Rihanna covers the May issue of British Vogue. She arrived hours late to the interview, and then she sat there and talked to the Vogue lady for hours, as the sun came up. I don’t think people really appreciate the fact that Rihanna is literally a vampire – she stays up all night, she only sleeps in “pockets” for a few hours here and there, and she never goes out of her way to eat “healthy” food (much like a vampire). Rihanna presumably intended this cover interview to be timed for promoting her new album. But Rihanna won’t say when the album is happening, so here we are. Thankfully, she’s got like five other multi-billion-dollar industries around her too – Fenty Beauty, Savage X Fenty lingerie, her Fenty clothing line and everything else. You can read the full interview here. Some highlights:
She loves Mexico: “I just love Mexico. I really need to do my DNA test.” Her mother, Monica, was an immigrant to the Caribbean island from Guyana, the former British colony in South America. Rihanna tells me that Guyanese immigrants were unpopular in Barbados when she was growing up. “The Guyanese are like the Mexicans of Barbados. So I identify – and that’s why I really relate and empathise with Mexican people or Latino people, who are discriminated against in America. I know what it feels like to have the immigration come into your home in the middle of the night and drag people out.”
Her new album: “I can’t say when I’m going to drop. But I am very aggressively working on music. I don’t want my albums to feel like themes. There are no rules. There’s no format. There’s just good music, and if I feel it, I’m putting it out… I feel like I have no boundaries. I’ve done everything – I’ve done all the hits, I’ve tried every genre – now I’m just, I’m wide open. I can make anything that I want.”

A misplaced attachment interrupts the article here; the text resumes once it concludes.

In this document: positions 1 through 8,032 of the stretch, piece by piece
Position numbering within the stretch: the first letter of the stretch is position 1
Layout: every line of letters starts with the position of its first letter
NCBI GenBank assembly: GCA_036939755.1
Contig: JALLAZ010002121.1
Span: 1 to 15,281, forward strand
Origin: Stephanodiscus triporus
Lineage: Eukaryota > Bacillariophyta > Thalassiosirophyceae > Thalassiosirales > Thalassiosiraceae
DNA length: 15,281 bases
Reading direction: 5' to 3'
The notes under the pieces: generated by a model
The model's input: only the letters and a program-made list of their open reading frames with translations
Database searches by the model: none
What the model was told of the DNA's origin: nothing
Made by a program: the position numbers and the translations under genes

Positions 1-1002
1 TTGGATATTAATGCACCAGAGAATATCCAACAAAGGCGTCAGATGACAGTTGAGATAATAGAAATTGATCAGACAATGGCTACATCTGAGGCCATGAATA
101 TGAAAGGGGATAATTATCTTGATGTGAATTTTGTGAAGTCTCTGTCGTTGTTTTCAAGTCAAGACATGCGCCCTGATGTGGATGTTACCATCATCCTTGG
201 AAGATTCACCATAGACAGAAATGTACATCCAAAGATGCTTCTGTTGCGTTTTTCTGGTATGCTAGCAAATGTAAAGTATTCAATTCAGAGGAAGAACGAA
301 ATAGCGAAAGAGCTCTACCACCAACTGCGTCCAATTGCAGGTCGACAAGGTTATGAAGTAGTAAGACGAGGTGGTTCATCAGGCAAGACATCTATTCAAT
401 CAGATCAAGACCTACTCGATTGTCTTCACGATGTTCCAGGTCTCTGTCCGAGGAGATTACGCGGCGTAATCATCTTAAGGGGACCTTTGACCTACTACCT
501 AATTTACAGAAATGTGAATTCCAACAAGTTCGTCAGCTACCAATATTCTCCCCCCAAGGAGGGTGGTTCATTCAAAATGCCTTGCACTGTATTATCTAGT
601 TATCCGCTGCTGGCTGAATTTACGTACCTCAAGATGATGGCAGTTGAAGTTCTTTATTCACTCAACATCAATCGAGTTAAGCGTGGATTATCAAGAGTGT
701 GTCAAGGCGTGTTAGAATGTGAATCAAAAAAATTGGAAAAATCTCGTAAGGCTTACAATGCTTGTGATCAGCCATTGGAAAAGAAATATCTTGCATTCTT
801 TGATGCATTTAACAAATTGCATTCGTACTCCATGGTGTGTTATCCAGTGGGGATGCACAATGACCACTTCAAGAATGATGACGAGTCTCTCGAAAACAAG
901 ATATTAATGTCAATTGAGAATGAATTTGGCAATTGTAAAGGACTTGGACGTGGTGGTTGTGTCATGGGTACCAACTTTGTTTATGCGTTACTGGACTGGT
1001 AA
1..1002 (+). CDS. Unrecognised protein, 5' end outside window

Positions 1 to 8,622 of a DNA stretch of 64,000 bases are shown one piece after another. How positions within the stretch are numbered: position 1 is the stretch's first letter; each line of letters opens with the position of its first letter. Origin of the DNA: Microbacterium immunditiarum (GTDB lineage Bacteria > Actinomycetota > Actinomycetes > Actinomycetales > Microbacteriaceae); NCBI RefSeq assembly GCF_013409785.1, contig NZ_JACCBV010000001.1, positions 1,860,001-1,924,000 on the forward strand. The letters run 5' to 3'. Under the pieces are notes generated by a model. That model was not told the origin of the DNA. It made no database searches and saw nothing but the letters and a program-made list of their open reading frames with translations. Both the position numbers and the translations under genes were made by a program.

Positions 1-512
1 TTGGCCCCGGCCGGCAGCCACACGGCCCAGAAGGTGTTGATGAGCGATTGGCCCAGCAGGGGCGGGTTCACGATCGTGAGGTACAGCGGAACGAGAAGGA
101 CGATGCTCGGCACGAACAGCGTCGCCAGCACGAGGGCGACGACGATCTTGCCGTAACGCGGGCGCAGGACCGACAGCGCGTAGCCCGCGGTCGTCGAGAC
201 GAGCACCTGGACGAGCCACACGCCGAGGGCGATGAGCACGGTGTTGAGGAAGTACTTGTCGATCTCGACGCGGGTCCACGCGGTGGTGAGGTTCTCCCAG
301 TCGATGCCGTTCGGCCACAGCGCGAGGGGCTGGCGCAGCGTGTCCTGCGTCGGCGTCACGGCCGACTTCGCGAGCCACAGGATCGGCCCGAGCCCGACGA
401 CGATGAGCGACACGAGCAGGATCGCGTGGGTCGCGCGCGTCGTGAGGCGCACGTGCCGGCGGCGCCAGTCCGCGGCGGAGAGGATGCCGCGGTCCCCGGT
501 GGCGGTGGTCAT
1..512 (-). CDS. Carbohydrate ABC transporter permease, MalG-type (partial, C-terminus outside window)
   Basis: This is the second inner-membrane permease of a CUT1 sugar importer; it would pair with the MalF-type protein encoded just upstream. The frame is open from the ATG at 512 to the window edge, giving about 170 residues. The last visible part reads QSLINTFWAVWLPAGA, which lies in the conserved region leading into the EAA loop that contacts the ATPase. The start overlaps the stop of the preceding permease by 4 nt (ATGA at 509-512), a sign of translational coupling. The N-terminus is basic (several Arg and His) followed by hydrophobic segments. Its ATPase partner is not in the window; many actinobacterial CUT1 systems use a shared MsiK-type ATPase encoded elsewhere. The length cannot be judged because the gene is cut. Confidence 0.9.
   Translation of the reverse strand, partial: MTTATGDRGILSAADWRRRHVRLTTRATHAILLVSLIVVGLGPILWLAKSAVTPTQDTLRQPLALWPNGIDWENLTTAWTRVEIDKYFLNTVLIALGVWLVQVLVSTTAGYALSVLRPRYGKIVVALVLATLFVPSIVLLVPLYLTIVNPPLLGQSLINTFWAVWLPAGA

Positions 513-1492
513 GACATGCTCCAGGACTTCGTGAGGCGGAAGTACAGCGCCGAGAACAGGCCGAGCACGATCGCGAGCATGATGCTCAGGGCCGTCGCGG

She wants people to buy black: “Being the first black woman to lead a luxury house, especially under LVMH, it was a huge deal to see him just encourage people to buy black. I felt connected to it, and knowing why really made me feel like there’s no way I can ignore this.”
Living in London. It’s given her a different perspective on the global struggle against racism and injustice. “I think police brutality is probably extremely severe in America, but racism is alive everywhere. Everywhere. It’s the same [in the UK]. It’s either blatant, which is becoming more and more of a norm, or it’s underlying, where people don’t even know they’re being obvious about it. You know, it’s just a subconscious layer that’s embedded from their entire core.”
She only hangs out with the fanciest crowds in London: “I like it because they’re too bougie to give a sh-t about me. When I walk into those places, I am invisible. And nothing makes me feel better than being invisible.”
She’s single, 32 years old and feeling herself: “Since I turned 32, I’m realising life is really short. You don’t have a lot of time to tolerate sh-t, you know? You put so much on your plate. When you’re overwhelmed, you need to start cutting things out. And I’m overwhelmed too much.What’s happening now is that I’m going back to black and white. My grey area is shutting down….I’m working like this now so that I don’t have to in the future. I know I will want to live differently.” The main difference she has in mind is children. When I ask her where she sees herself in 10 years, she says, in a distinctively Bajan tone of disbelief, “Ten years? I’ll be 42! I’ll be ancient. I’ll have kids – three or four of ’em.”
Whether she would be a single mother: “Hell, yeah. I feel like society makes me want to feel like, ‘Oh, you got it wrong…’ They diminish you as a mother if there’s not a dad in your kids’ lives. But the only thing that matters is happiness, that’s the only healthy relationship between a parent and a child. That’s the only thing that can raise a child truly, is love.”
I could easily see her as mom of several kids. I think the only thing keeping her from motherhood is herself – she could walk away from everything right now and start having babies and I wouldn’t be surprised, but I think she’s several years away from that. And come on, every man in the world wants to be Rihanna’s baby-daddy. I also found her talk about British racism very interesting – she’s been living in London pretty much full-time for something like three or four years. She saw all of the Duchess of Sussex stuff. She’s seen all of it.
Covers courtesy of British Vogue.